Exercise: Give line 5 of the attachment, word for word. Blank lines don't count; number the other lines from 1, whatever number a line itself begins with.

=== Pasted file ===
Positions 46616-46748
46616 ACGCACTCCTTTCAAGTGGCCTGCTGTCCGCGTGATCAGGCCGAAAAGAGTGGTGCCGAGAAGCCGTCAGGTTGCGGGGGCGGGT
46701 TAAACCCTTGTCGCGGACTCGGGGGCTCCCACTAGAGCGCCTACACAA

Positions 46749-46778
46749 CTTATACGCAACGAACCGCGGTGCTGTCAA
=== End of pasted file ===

46749 CTTATACGCAACGAACCGCGGTGCTGTCAA